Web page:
Snow. Some of us love it and some of us hate it, but if you live in the Mid-Atlantic States, it’s often an inescapable part of the winter months. If you’ve installed solar, you may be wondering how snow on your panels will impact your output and what you can do to take care of them.
After all, when the panels are covered, sunlight can’t reach the electricity-generating cells, and you’ll be losing out on some energy production. Couple this with shorter winter days and you might be wondering if you’re better off removing snow so your system can produce power.
In this blog, we’ll address some common winter-related concerns and give you tips so you can handle it like a solar pro.
Will the weight of heavy snow hurt my panels?
Except in some extreme cases, the weight of snow will not hurt your panels. All solar panels are assigned a pressure rating which measures the amount of pressure a panel manufacturer is willing to guarantee won’t hurt their product. Most panels are rated for a load of 5,000 or more Pascals (Pa), which means two to four feet of snow, depending on the snow’s density.
Unless you have severe and consistent snowfall, your panels will not be affected.
Should I clean the snow off my solar panels for production?
Many industry experts recommend you do not attempt to remove snow from solar panels. Even with a roof rake, doing so may void your solar panel warranty, or worse, you could hurt yourself.
In most cases, the sun melts the snow off solar panels much quicker than many think - quicker than the ground and even your roof. Panels retain warmth and are often installed at an angle, so when the storm blows over even heavy snow slides rights off. Skeptical? Check out this timelapse of snow melting off one of our projects in New Holland, PA:
Despite the bone-chilling temperature, the snow melted off the array in about one day.
If you are in the Mid-Atlantic or other regions where heavy snowfalls of two feet or more are uncommon, cleaning snow off your panels is rarely a good idea. If you have just a dusting, photons can still penetrate down to the panels and they’ll continue to produce electricity. If you get a substantial amount of snow, it’s rare that snow will cover solar arrays for long before it melts.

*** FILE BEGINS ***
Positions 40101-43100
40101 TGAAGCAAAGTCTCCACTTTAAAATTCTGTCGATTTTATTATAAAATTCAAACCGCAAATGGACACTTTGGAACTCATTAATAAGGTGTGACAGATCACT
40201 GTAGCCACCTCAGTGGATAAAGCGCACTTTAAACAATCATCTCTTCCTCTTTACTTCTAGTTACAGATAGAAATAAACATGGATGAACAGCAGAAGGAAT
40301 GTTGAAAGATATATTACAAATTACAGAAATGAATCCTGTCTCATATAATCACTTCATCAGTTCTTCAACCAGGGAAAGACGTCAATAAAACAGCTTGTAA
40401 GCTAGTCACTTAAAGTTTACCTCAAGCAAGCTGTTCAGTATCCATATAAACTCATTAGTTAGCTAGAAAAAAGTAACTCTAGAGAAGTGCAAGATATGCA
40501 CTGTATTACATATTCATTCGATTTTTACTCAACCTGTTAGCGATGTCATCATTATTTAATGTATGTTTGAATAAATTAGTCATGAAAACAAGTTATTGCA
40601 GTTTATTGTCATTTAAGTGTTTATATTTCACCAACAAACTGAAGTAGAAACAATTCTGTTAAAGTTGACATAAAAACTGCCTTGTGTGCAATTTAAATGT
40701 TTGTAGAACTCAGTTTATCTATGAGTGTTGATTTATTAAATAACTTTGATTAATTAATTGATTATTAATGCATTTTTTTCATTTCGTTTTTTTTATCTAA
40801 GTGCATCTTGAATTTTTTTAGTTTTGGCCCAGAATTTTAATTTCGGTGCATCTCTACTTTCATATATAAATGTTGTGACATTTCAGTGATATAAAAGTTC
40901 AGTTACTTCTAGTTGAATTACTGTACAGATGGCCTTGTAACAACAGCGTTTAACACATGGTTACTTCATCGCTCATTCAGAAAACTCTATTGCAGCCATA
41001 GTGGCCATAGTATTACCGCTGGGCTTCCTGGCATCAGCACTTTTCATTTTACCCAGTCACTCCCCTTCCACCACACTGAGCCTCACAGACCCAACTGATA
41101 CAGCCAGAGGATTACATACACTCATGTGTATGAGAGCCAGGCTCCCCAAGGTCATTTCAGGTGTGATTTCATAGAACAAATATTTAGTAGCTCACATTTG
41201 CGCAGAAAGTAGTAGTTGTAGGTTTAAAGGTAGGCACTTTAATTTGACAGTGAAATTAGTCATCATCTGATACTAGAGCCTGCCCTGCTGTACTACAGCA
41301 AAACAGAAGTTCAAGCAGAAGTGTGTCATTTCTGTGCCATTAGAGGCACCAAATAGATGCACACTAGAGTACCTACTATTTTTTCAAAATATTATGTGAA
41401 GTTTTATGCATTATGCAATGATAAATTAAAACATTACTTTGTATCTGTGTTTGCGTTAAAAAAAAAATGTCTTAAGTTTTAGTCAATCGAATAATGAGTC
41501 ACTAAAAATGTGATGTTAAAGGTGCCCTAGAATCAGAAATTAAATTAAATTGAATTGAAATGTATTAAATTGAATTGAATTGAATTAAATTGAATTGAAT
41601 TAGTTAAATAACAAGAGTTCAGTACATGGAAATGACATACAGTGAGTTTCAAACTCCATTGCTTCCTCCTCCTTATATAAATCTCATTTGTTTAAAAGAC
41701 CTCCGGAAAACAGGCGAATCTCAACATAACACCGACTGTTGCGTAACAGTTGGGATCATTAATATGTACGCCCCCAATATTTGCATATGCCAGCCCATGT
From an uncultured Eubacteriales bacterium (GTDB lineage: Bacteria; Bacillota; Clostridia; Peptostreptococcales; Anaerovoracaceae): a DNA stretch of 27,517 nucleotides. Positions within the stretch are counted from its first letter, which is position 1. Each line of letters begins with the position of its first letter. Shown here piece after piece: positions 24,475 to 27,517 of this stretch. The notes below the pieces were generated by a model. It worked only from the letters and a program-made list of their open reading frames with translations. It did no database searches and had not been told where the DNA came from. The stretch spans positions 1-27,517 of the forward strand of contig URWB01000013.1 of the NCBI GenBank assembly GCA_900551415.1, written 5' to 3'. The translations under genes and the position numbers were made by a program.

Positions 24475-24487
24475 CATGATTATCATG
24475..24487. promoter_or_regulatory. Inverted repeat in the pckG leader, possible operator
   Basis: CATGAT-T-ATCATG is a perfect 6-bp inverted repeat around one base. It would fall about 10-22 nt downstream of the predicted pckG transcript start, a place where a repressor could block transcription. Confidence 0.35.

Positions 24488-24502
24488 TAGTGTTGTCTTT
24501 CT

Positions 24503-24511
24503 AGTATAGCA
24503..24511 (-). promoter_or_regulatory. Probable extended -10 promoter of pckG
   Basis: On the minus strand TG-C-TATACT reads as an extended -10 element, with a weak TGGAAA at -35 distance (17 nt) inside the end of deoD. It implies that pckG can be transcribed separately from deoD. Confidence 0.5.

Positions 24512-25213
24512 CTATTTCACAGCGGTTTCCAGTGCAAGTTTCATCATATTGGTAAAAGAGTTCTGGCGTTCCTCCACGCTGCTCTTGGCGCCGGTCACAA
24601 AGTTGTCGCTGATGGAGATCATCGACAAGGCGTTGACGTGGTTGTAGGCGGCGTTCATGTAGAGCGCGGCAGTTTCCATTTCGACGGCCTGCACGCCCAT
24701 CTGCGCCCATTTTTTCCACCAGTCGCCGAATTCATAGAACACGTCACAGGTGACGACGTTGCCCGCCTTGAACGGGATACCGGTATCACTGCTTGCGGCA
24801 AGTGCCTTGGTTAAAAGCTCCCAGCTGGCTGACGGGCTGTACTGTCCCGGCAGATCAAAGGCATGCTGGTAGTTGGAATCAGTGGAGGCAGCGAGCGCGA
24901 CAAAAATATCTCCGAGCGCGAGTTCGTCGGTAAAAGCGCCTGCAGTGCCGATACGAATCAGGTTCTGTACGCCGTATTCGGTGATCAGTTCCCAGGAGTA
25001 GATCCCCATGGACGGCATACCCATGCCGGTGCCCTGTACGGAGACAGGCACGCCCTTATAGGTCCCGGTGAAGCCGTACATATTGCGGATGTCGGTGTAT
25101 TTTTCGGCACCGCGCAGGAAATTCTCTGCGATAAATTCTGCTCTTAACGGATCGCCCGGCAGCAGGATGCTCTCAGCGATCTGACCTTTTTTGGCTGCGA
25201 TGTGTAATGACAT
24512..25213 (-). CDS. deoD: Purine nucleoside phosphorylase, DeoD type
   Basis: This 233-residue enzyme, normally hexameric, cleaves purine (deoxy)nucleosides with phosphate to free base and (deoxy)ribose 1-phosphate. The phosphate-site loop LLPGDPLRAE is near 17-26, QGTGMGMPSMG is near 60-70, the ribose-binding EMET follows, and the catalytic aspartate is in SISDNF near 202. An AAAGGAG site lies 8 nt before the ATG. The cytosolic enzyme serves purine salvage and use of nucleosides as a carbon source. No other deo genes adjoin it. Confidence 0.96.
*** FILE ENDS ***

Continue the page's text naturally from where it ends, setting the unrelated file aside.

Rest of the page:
Customers with our Triple Ten Guarantee have even less to worry about. The production guarantee covers shortfalls in the amount of energy produced, so if a snowy winter hurts your production more than what we said it will, we’ll cover the difference.
The few kilowatt hours you gain by removing your snow really isn’t worth any type of risk to your system, and definitely not worth the risk to yourself.
Solar PV is all about letting the sun do the work. From producing electricity to clearing snow off the panels, let mother nature do her thing.
What does this mean for the amount of energy my solar system produces?
Sure, when your panels are covered with snow, they won’t be able to produce solar energy. But losing out on a day or so of production isn’t worth risking your warranty or safety.
Your solar panels actually work better when it’s cold than when it’s warm. Like a lot of electronics, solar systems have a negative temperature coefficient. This means they experience less resistance and can generate more electricity in colder weather. The only reason your system output is less in the winter is because days are shorter.
What can I do about snow on my panels?
You could hire a professional to come safely remove the snow from your panels. After some extreme snowstorms, this may be your best bet. But oftentimes, you’d spend more money on this service than your solar system would save you.
One thing you could do, if you have a ground-mounted system and your panels are low to the ground, is keep the ground in front of your panels bare. As the snow falls down off your panels, it won’t pile up and drift back onto your panels.
Overall, your best option is to simply do nothing! Whether you prefer to stay inside with a warm beverage or venture outside for some winter sports, chances are your favorite snow activity isn’t its removal. Unlike your driveway, you can take the easy way out and let the sun do its thing. You’ll stay safe, keep your panels working properly, and be back to producing electricity in no time!